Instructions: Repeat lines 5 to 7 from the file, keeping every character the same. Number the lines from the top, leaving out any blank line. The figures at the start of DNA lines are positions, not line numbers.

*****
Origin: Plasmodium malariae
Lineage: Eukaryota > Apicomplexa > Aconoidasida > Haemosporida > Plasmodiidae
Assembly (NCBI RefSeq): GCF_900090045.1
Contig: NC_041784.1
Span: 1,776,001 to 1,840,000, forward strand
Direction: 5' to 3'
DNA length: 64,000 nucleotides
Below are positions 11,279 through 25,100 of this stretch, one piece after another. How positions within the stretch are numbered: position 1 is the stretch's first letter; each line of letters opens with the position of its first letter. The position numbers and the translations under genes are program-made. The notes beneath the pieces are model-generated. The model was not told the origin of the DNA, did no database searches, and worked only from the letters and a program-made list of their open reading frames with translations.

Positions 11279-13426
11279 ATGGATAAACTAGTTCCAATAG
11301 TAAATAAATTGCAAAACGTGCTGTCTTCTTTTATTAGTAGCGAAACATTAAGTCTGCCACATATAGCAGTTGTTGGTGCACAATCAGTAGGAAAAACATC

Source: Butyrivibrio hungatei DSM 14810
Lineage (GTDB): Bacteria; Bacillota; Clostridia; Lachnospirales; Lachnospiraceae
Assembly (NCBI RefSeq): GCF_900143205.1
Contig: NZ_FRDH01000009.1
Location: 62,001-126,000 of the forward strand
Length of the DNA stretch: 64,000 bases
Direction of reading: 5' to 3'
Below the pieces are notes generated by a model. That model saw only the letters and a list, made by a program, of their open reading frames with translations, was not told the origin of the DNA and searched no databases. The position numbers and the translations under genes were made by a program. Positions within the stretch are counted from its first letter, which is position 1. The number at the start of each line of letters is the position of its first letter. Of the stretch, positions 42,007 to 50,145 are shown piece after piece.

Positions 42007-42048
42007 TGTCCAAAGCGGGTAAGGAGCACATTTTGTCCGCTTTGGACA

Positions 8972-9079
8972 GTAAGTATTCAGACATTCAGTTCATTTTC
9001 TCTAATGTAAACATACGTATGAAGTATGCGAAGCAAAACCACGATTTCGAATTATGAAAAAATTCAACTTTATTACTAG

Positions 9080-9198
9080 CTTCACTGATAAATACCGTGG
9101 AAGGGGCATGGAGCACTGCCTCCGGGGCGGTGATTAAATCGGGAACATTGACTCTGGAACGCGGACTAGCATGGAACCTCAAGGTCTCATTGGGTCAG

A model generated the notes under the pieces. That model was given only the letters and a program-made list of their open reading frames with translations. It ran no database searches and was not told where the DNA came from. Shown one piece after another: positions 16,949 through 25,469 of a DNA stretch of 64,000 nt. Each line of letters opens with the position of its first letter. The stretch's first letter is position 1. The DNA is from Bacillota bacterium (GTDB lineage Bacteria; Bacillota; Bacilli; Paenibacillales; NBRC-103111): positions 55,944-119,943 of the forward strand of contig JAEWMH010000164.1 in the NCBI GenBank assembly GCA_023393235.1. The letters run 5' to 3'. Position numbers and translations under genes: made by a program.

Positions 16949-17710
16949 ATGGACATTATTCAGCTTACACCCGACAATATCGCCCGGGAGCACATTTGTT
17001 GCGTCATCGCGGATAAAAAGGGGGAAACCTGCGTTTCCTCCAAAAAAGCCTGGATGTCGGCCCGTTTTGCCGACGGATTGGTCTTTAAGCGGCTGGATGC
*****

Span: 1,776,001 to 1,840,000, forward strand
Direction: 5' to 3'
DNA length: 64,000 nucleotides